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January 9, 2017 The Rainmaker

Don't leave them wondering

Ken Cook

It’s the third time they’ve called this week. I’m just too busy to deal with it. Hopefully they’ll eventually give up.

Sound familiar?

Too frequently we’re in a business situation where one party is waiting on the other party to do something, decide something or take some action.

I can’t tell you the number of times I’ve wondered what’s going on merely because I’ve heard nothing.

And, I’ve usually imagined the worst-case scenarios: They definitely are not going to do business with me. This sale is lost, and I needed it to make my numbers this month. Why won’t he return my call?

It’s like waking up at 3:30 a.m. and not being able to get back to sleep.

All of the really bad stuff pops into your head.

If you are the one responsible for the next step, don’t leave them wondering.

And don’t let indecision or no decision add to your stress.

If you are responsible for the next step, take action.

You can do one of three things. Say yes and move the project forward; say no and end the project; or say maybe or not now, and put the project on hold.

Making a decision is respectful of the relationship.

It recognizes the time and investment each person has put into a situation.

The decision, even if it is an “on hold decision at this time” facilitates the connection and trust you have built into the relationship.

A decision is also liberating, both for you and for the other person.

You know where that project now stands.

No longer is it on your to-do list; it is now on the done list, or – at worst – the pending list.

The other party is not left wondering.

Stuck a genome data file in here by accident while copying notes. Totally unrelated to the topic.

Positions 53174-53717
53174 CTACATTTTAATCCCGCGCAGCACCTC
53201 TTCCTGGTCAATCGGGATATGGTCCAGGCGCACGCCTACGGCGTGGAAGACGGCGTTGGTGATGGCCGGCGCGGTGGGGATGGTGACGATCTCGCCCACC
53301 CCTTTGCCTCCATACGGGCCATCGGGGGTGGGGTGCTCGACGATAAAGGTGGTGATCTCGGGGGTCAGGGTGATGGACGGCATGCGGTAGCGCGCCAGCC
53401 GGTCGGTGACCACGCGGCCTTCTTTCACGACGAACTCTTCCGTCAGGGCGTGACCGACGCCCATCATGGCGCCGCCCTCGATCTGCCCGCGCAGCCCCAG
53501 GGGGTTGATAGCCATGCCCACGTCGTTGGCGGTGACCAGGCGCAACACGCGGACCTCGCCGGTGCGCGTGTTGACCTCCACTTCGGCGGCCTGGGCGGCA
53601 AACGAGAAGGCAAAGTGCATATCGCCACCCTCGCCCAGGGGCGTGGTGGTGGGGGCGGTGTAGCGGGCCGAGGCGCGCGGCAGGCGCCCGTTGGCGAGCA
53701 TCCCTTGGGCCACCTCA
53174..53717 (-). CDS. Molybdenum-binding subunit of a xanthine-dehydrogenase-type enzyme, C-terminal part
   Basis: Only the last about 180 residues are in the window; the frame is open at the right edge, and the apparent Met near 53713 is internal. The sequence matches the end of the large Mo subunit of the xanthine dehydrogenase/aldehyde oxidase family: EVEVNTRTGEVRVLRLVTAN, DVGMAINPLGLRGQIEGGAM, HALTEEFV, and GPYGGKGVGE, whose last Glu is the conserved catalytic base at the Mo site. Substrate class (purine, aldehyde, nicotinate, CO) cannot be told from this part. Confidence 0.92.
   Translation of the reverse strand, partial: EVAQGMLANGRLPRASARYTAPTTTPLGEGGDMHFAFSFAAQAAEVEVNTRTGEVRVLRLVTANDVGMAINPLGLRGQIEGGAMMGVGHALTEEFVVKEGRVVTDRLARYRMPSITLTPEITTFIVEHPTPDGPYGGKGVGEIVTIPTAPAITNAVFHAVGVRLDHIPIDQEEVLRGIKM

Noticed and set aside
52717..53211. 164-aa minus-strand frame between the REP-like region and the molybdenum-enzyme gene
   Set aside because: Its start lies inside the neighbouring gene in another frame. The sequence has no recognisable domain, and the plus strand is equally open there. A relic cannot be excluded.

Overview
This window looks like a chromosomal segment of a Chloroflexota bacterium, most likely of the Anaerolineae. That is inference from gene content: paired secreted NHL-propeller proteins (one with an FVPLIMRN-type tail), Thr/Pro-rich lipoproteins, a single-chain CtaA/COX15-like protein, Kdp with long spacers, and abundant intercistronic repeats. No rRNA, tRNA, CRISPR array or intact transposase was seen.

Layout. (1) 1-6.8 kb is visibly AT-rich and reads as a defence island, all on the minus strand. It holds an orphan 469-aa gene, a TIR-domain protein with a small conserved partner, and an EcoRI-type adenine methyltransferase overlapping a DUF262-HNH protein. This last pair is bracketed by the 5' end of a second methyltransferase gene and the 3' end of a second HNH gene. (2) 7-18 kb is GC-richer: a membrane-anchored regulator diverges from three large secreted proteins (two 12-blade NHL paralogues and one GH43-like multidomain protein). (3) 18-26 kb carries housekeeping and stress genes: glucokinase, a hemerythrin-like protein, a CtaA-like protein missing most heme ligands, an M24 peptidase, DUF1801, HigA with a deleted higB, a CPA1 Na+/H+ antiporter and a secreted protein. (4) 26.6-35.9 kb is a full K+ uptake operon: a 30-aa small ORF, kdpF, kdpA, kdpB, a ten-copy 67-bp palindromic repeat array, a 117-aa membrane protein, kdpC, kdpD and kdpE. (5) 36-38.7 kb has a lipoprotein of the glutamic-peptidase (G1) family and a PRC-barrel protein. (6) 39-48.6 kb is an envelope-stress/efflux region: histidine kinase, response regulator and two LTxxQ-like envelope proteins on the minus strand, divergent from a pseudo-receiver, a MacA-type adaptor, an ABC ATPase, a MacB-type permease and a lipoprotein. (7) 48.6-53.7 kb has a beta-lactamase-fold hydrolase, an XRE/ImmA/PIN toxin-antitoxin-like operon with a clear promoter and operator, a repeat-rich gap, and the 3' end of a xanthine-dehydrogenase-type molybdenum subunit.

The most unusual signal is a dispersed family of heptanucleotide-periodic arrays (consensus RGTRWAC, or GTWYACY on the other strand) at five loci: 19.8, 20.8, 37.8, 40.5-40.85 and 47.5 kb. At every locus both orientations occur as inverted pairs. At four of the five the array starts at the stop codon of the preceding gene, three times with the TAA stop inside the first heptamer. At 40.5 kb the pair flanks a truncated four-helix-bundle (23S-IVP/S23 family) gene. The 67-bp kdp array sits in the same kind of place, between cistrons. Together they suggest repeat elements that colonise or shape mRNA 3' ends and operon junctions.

Instead of imagining all of the worst scenarios, they now know the disposition of the situation.

They know if the project is moving forward, not moving forward or put on hold.

Also (and I can’t emphasize this enough) making a decision, even an on-hold decision, is just plain polite.

The basics are simple. Be honest in your response. You have either made a decision and you present that. Or, you have not made a decision and you state that. You say you want more time, more information, more help with the situation, whatever is needed.

The exception to all of this is the cold caller. A cold call is just an interruption. It is someone who has no relationship with you, inserting themselves into your daily routine without invitation. A cold caller does not require a return call or response. They’ve done nothing to deserve the moments of your time required to respond.

In today’s world of connectivity and information, there is no reason to make a cold call. Rather, research the person with whom you want to connect. Find a way to get a warm introduction. Then, be patient. The warm introduction process has to go through the same level of decision making described earlier.

The Bottom Line: Everyone appreciates how busy everyone else is, because they are busy themselves. In the midst of this hectic environment, ease the burdens and respect the relationships. Make decisions. Don’t leave someone wondering.

Ken Cook is the co-founder of How to Who, an organization focused on helping people effectively build relationships and building business through those relationships. Learn more at

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